For many businesses creating a presence overseas can mean the difference between success and failure. Whether this means outsourcing manufacturing duties, appealing to foreign customers or being supplied from abroad, doing business globally can also leave businesses open to a number of risks.
"Doing global business has been on the rise for a number of years," said Sam Valeo, senior vice president of HUB International Midwest. "Everybody is trying to do something globally. And the current environment is one where we expect this trend to increase."
Risks to Consider
While doing business globally can bring lucrative new markets and other benefits, it is important for businesses to recognize and understand the inherent risks. Failing to address these risks and obtain protection could cost a business substantially, and potentially damage both its domestic and international financial position.
Different countries have different rules and regulations, making it essential for companies to research local regulations before commencing business there. Whether this means having the proper insurance or obtaining a permit, failure to comply with local regulations can seriously harm a business through suspended operations, fines or legal action.
According to Valeo, your insurance broker should perform the following on your behalf:
- Provide you with the insurance regulations for each country you do business in.
- Access local insurance expertise in the event of a claim or to place local coverage on your behalf.
- Supplement your local coverage with a Difference in Conditions (DIC) policy that essentially fills in the gaps and brings all of the local policies up to the same level of coverage and limits.
An unstable political situation in a foreign country, be it the breakout of war or a different political party taking power can severely impact a company. Businesses should always consider how the political situation in a foreign country may affect their supply chain, employee safety, production processes or even consumer purchasing. Some countries may even seize business assets under certain circumstances and foreign businesses must be aware of that possibility and protect against it..
Political risk insurance is designed to help manage the financial implications that could negatively impact your business. Coverage is also available to protect your employees when working in foreign countries.
Overseas Supply Chains
Even if a business doesn't directly operate in another nation, it likely relies on firms in other countries through its supply chain. Business owners should be aware of the potential risks facing their supply chains, including natural disasters, terrorist attacks, product shortages and wars. An event such as a tsunami in Asia can delay material shipments and throw off production cycles, forcing companies to deal with product shortages and lost profits.
You should conduct a supply chain analysis to determine your level of risk. Don't overlook your supplier's supplier as well. If your vendors are all relying on the same supplier, your business could be at risk in the event of a supply chain interruption.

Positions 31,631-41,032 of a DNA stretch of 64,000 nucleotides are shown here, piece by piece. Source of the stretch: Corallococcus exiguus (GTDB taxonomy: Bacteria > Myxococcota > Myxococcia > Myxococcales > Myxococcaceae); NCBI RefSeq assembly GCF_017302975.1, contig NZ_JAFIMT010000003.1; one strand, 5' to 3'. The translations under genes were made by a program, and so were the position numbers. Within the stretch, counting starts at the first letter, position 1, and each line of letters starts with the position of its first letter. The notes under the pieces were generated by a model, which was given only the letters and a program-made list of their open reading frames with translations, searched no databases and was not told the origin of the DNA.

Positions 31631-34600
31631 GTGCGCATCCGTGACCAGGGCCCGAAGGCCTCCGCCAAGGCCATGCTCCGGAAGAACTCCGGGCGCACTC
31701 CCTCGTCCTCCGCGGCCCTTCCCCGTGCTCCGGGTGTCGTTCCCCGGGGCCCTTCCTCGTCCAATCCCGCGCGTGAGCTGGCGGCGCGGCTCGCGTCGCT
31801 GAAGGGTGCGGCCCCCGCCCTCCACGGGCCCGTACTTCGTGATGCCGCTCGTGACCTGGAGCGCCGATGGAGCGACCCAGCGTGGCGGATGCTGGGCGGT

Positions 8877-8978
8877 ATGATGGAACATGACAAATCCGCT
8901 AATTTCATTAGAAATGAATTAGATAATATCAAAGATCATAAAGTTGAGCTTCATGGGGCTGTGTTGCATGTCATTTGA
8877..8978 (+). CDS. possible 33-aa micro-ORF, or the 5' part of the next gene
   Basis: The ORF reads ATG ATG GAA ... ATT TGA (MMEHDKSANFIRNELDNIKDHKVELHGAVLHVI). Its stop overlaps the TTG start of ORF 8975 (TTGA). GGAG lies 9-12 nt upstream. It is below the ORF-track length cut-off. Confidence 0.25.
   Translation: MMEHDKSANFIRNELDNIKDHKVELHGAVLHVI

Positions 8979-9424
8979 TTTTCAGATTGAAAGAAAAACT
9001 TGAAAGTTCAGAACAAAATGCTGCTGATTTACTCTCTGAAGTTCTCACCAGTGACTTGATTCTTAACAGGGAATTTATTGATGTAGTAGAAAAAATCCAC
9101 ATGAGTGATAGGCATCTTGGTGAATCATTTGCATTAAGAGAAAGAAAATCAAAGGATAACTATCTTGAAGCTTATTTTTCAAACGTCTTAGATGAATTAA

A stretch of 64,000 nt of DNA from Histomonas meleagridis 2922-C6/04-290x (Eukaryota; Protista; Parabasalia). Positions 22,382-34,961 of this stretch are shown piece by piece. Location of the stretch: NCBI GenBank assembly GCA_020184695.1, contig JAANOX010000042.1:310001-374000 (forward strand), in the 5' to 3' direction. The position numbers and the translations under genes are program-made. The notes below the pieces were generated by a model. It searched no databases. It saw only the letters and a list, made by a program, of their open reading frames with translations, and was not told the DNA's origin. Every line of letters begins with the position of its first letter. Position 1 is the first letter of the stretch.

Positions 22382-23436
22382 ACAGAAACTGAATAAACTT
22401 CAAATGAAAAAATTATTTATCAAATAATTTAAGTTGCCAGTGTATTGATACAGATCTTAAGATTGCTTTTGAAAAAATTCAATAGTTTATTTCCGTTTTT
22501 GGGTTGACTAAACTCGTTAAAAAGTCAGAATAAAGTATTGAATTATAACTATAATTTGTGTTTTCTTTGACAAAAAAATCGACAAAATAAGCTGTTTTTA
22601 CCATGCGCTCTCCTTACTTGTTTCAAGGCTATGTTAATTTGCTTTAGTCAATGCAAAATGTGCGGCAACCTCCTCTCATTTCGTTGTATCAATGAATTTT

Not taking another country's culture and customs into account can be a major mistake on the part of an organization. Business transactions are not conducted in the same way everywhere, and failure to understand cultural differences can be damaging. Additionally, companies need to consider the living standards of foreign countries, whether it relates to wages, unions or pension requirements.
Differences in language can also leave a company vulnerable. Not properly understanding what is being said in a business transaction can lead to confusion and miscommunication. These instances may lead to major problems if a company doesn't make sure that all parties fully understand a business transaction.
Police and government corruption remains a serious problem in many foreign countries. However, the risks associated with conducting any business that is not above-board far outweigh any perceived benefits. It is vital that companies make sure they are in compliance with the law at all times.
Health concerns should be forefront in companies' minds. Different countries have different health risks, and some countries may have substandard medical services. Taking into account employee needs is essential when it comes to health concerns in foreign countries.
While these and other risks can pose daunting challenges to businesses, planning ahead can make expanding globally much easier.
"If a company is considering expansion, one of the things they want to consider at the beginning of the process is how they're going to manage the risk of being in another country," said Valeo. "Risk advising really comes into play early in the game."
Fortunately, the proper insurance can greatly help companies conducting business globally. In addition to risk management advice, HUB International can provide businesses with information pertaining to foreign insurance regulations, along with coverage to supplement local coverage in the form of a Difference in Conditions policy.
The key is for businesses to analyze their operations, take stock of their needs, and take the necessary steps to protect themselves.